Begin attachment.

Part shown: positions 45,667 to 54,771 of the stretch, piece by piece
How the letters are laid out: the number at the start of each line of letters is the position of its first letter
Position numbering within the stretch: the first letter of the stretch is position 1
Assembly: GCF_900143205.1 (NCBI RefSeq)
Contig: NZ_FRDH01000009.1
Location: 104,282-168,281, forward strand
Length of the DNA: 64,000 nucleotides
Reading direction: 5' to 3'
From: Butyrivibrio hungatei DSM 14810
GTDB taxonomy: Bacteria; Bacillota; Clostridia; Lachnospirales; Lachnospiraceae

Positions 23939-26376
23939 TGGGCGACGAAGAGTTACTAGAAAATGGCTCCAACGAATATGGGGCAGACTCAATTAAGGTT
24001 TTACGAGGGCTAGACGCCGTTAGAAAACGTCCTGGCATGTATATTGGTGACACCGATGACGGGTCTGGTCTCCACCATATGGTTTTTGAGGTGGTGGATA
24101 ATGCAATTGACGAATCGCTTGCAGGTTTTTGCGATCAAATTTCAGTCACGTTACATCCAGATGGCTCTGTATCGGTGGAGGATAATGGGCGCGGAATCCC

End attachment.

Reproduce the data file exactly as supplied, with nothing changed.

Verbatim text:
Part shown: positions 45,667 to 54,771 of the stretch, piece by piece
How the letters are laid out: the number at the start of each line of letters is the position of its first letter
Position numbering within the stretch: the first letter of the stretch is position 1
Assembly: GCF_900143205.1 (NCBI RefSeq)
Contig: NZ_FRDH01000009.1
Location: 104,282-168,281, forward strand
Length of the DNA: 64,000 nucleotides
Reading direction: 5' to 3'
From: Butyrivibrio hungatei DSM 14810
GTDB taxonomy: Bacteria; Bacillota; Clostridia; Lachnospirales; Lachnospiraceae

Positions 23939-26376
23939 TGGGCGACGAAGAGTTACTAGAAAATGGCTCCAACGAATATGGGGCAGACTCAATTAAGGTT
24001 TTACGAGGGCTAGACGCCGTTAGAAAACGTCCTGGCATGTATATTGGTGACACCGATGACGGGTCTGGTCTCCACCATATGGTTTTTGAGGTGGTGGATA
24101 ATGCAATTGACGAATCGCTTGCAGGTTTTTGCGATCAAATTTCAGTCACGTTACATCCAGATGGCTCTGTATCGGTGGAGGATAATGGGCGCGGAATCCC